Ye now are sorrowful, howebeit ye shall again behold me, and your heart shall be joyful, and your joy no man taketh from you. (John 16:22)
i know i’ve mentioned Brahms before here before but i would be remiss to not mention the experience i had today. somehow out of the ashes of confusion and anger towards circumstances that were beyond our control, something beautiful occurred. in the midst of our run of Ein deutsches Requiem, we reached the fifth movement. and while it has always been performed lovely, i was completely taken by surprise. yet somehow i’m able to recall the exact moment: Mühe und Arbeit gehabt. suddenly, my eyes filled with tears and i was just so overcome with this strange mixture of joy and sorrow that is only explainable through tears. however, my brain told me to snap out of it because i was singing and if i paused for even a moment, it’d be all over. this was the biggest conflict of interests ever. my body wanted to run off stage and weep, as if to release some deep longing and yet, somehow, my lips kept moving. the next thing you know, we had reached the end. wiedersehen! and out of nowhere, as if by God’s command (or Brahms’s), birds began to sing. well that was more than i could handle. the only other time that particular experience has happened to me was in the sanctuary of the Church of the Holy Trinity in NYC where i had an appropriately religious experience singing Saint-Saëns. for me, as a child, i associated birds singing with the idea of the earth speaking to me, reciting a love song. i know it might sound weird but i was a child that was moved by the wind, the sea and birds singing. whenever i felt the most sorrow and the most despair, the birds would come and they would sing.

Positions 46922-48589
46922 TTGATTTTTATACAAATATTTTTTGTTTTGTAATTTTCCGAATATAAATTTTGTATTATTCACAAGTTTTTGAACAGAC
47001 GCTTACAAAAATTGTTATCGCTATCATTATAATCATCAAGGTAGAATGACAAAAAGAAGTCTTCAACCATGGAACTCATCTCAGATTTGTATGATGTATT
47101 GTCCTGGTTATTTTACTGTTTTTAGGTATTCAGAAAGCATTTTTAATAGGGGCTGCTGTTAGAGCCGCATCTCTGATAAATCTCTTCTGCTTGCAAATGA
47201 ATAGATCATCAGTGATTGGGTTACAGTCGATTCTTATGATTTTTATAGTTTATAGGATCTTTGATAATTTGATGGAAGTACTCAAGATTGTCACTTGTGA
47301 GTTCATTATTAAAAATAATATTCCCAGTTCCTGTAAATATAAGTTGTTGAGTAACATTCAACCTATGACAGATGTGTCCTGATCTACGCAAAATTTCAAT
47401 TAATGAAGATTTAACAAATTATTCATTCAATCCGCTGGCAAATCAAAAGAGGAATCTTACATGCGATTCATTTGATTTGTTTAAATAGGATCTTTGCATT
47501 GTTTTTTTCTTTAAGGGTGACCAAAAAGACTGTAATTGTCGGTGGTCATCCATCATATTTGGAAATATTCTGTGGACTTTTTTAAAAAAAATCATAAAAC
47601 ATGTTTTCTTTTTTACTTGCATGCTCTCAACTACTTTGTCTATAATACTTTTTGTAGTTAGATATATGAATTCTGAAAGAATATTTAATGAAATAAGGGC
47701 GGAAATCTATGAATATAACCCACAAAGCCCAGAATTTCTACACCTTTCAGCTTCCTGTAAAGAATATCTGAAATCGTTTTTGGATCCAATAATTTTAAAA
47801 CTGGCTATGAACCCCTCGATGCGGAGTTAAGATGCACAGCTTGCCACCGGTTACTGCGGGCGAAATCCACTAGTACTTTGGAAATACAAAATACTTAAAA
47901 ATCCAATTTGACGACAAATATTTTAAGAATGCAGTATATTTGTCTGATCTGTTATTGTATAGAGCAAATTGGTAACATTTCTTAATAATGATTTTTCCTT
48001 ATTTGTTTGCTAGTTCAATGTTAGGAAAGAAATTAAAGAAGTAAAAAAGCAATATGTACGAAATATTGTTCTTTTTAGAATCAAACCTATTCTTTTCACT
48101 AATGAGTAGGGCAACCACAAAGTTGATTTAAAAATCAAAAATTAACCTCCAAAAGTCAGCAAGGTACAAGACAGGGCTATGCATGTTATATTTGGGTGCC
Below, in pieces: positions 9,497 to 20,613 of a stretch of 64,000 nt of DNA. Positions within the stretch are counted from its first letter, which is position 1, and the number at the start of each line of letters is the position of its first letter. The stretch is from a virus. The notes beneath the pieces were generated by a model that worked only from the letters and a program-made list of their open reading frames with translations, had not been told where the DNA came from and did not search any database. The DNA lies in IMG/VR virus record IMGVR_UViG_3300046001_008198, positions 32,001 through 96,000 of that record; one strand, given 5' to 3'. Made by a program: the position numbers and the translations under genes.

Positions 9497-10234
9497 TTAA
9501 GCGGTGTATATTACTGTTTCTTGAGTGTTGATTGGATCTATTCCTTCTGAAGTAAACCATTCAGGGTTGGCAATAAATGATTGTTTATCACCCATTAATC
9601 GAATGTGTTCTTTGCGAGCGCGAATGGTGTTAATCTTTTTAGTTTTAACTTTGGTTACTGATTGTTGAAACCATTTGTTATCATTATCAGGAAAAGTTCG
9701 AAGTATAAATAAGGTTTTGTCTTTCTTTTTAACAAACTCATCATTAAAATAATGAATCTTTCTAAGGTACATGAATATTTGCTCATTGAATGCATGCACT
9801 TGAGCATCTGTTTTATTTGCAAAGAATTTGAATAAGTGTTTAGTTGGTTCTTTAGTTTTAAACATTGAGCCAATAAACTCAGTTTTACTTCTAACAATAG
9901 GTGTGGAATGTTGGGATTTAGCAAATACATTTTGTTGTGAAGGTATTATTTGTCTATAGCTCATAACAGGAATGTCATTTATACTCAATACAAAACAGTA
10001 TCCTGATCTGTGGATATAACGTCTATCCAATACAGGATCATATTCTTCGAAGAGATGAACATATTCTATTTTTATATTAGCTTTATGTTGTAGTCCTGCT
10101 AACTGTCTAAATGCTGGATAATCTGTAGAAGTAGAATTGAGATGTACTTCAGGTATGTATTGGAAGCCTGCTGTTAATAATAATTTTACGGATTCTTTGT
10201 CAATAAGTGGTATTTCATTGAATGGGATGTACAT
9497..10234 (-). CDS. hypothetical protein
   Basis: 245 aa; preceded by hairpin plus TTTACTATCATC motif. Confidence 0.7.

so just as St. John said, i was sorrowful and was made joyful. the ability to be moved by something so acoustically and mathematically arbitrary, so textually fragmented seems a mystery to me. luckily, it’s a mystery i have no desire to solve and have no business solving in the first place. i’m perfectly content with music happening to me. so many in my field ask questions to reach a deeper understanding of what we do and why we do it but i feel that this deep knowledge can only come from a sort of passive listening that happens with one’s whole body and mind. that’s when the tears come, and the birds sing.
(for you, jessica.)